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Color changing wood

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Slow and reverse color changes
2 drums
Enlarge Image
The padauk parts on this
tongue drum began as a vibrant
orange-red, but, exposed to light,
transformed to a dark walnut-like
brown over time. A light sanding
and refinishing refreshes the color.

Slow and reverse color changes

Most film-building finishes slow -- but don't halt -- the oxidation process. Some expensive, marine-grade finishes contain UV inhibitors that will protect a project from the sun's harmful rays for a short time. Your best bet, though: Keep your projects out of direct sunlight.

Or to maintain your project's original color, design it for repeated resurfacing. Color changes tend to be shallow, and can be reversed by exposing the unaffected wood underneath. For example, the flat top of the tongue drum, below, takes a quick sanding and refinishing to reverse its age-browning.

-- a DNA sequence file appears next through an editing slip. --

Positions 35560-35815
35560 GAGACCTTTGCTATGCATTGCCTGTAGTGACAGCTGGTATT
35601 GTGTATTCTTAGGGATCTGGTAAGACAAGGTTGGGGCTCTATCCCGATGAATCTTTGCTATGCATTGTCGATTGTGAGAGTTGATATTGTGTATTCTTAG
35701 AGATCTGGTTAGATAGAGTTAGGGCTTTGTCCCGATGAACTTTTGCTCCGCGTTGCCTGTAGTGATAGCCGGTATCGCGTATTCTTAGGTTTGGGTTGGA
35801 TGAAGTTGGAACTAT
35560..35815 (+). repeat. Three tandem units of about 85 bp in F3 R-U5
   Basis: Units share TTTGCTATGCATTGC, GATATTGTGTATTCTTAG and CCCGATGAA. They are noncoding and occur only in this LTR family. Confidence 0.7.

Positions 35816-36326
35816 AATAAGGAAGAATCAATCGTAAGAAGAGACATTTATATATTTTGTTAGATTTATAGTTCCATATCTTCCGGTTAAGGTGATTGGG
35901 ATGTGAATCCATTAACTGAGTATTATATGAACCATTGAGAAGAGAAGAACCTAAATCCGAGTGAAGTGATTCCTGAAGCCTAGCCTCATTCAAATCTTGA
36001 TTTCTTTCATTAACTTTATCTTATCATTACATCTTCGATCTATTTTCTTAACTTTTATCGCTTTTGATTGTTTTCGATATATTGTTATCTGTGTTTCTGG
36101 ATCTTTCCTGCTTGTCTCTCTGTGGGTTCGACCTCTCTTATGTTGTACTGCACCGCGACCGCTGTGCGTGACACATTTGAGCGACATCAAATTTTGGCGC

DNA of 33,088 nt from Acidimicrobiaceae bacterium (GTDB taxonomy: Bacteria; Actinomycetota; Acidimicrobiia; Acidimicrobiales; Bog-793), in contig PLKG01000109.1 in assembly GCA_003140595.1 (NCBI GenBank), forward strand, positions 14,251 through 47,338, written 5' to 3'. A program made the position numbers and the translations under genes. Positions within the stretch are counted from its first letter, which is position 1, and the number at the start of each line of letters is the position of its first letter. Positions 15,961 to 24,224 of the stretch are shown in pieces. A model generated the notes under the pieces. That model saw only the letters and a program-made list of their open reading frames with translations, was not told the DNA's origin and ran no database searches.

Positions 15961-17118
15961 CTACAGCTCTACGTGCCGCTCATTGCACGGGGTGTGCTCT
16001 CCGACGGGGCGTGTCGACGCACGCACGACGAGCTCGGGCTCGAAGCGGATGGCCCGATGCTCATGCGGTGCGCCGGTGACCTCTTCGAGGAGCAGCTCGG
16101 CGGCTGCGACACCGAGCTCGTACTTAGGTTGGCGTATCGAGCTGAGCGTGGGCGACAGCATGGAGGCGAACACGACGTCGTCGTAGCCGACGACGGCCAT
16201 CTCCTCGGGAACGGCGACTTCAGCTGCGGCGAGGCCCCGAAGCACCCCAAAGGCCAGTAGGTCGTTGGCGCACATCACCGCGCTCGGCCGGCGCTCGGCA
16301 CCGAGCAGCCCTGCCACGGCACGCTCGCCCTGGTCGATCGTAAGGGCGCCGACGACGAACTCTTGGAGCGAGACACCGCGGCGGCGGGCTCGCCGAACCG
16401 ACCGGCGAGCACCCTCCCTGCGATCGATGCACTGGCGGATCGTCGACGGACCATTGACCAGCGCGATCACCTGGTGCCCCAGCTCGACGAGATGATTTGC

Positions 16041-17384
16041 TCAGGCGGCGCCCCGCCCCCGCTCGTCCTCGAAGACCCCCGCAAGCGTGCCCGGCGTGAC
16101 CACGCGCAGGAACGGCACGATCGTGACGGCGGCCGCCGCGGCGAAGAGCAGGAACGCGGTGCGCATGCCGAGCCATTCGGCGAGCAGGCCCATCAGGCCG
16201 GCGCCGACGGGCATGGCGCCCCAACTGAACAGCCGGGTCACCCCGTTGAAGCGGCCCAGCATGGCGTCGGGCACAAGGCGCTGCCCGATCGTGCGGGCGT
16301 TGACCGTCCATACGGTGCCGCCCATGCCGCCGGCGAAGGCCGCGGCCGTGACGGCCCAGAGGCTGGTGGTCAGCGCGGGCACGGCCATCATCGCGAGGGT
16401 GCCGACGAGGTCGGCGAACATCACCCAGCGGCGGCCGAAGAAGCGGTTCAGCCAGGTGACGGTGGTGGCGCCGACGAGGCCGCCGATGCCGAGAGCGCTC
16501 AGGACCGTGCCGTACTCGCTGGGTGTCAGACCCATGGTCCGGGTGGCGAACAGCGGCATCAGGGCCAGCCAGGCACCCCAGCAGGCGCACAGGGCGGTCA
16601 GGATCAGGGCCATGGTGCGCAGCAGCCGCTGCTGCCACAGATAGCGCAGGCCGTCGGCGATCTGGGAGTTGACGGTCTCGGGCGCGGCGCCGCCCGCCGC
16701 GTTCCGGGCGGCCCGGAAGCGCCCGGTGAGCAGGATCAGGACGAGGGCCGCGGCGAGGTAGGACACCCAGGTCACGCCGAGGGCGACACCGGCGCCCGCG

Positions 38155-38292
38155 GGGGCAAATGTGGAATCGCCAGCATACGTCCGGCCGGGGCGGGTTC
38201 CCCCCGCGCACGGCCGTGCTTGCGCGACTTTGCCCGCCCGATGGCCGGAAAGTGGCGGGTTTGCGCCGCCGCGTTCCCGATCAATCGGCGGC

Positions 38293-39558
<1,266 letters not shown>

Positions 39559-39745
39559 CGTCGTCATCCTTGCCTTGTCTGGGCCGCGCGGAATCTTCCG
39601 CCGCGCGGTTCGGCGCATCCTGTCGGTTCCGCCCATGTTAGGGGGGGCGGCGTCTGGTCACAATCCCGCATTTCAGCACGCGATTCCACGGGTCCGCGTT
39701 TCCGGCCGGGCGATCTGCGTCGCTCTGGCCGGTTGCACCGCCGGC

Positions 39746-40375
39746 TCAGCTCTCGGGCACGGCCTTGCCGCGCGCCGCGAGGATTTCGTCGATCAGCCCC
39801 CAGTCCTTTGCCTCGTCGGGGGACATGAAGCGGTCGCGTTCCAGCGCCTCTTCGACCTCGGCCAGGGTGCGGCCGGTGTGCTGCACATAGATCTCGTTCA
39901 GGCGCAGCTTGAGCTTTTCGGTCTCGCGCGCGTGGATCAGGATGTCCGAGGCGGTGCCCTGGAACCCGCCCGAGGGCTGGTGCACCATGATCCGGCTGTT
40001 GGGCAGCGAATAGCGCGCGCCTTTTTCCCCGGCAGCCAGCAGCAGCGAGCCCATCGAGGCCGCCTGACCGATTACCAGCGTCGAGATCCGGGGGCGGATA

Continued on page 3:  Accelerate changes to your advantage


Comments (2)
jeffsmith4421g wrote:

Pigmented stains may be easily and inexpensively made and still be of the highest quality. Gilsonite or Liquid Asphaltum, available through art supply stores. A very good walnut color that can last a century. Mix in turpentine, mineral spirits, etc. to your desired color. Artists oil pigments are available in quarts, very high quality and hold color for a very long time.

5/11/2016 11:23:40 PM Report Abuse
ltodd65781 wrote:

What is the best finish to use on red cedar

2/9/2015 12:37:58 PM Report Abuse

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